Republican Florida Sen. Marco Rubio threw his weight of support behind the Amazon workers attempting to unionize at a Bessemer, Alabama warehouse.
Rubio endorsed the Bessemer warehouse workers’ effort to unionize in a USA Today editorial Friday morning, in which he sharply criticized Amazon. Rubio said the retail giant, which has fought hard against the unionization campaign, has waged a war against working-class values and has used anticompetitive strategies to harm small businesses.
“For decades, companies like Amazon have been allies of the left in the culture war, but when their bottom line is threatened they turn to conservatives to save them,” Rubio wrote.
“But the days of conservatives being taken for granted by the business community are over,” he continued.
Rubio added that he will always side with working-class Americans over corporations that wage culture wars against working-class values. The Florida senator cited Amazon’s decisions to ban conservative books from its marketplace and block conservative charities from participating in its program.
“The choice is easy—I support the workers,” he stated.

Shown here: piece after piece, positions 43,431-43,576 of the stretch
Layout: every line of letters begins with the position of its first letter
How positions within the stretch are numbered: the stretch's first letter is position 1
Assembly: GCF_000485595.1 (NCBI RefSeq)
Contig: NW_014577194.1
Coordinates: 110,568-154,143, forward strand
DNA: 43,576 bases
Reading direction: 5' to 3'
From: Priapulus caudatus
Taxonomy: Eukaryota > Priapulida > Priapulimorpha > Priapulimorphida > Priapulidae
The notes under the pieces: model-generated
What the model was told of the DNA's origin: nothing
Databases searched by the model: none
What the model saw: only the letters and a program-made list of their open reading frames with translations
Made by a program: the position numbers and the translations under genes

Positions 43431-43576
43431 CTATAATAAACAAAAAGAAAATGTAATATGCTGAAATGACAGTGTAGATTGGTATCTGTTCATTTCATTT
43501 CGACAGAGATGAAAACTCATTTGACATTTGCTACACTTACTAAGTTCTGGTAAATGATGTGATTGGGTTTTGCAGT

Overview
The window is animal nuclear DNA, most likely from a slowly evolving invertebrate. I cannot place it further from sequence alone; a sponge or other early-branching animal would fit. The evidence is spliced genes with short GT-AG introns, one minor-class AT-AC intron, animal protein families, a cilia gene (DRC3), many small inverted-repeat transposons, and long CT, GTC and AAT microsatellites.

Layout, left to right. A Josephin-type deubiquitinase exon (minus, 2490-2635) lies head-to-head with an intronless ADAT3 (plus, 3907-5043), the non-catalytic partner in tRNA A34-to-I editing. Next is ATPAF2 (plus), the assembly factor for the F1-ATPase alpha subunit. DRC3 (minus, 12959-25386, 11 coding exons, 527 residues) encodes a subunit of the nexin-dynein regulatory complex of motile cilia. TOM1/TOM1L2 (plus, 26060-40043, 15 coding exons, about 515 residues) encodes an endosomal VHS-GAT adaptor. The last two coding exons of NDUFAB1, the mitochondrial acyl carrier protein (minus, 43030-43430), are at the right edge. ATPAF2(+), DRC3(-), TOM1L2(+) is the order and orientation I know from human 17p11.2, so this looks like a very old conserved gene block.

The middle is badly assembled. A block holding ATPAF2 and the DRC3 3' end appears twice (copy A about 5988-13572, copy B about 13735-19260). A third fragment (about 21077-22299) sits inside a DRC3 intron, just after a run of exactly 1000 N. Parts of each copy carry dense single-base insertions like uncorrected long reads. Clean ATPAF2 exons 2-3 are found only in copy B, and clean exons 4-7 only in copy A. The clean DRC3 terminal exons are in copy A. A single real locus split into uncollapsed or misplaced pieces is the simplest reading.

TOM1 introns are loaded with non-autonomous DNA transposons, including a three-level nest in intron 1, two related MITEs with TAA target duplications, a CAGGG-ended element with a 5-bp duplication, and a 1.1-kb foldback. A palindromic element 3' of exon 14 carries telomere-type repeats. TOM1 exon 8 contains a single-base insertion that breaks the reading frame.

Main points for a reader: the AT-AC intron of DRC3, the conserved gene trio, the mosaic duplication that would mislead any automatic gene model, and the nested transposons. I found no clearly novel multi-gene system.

Rubio is the most prominent Republican to endorse the historic unionization effort, which has been backed by Democrats including President Joe Biden. A congressional delegation consisting of only Democrats and led by Alabama Rep. Terri Sewell, who represents the district that houses the Bessemer facility, visited the warehouse last week in support of the unionizing workers.
In November, the Bessemer Amazon workers filed a notice of a vote to form a union. The workers would become the company’s first unionized workforce if a simple majority approves unionization in a vote that began on Feb. 8 and will last until the end of March.
If successful, Bessemer workers would join the Retail, Wholesale and Department Store Union (RWDSU).
“We welcome support from all quarters. Senator Rubio’s support demonstrates that the best way for working people to achieve dignity and respect in the workplace is through unionization,” RWDSU President Stuart Appelbaum said in a statement Friday. “This should not be a partisan issue.”
Amazon, meanwhile, has been accused of improperly attempting to interfere in the union vote. The company introduced an initiative to pay $1,000 to unhappy workers to quit, which critics said was an attempt to bribe pro-union workers to leave, The Washington Post reported.
The company was also criticized after it posted targeted ads on its video live streaming platform Twitch encouraging Alabama workers to vote against the unionization effort, according to The Verge.
By Thomas Catenacci
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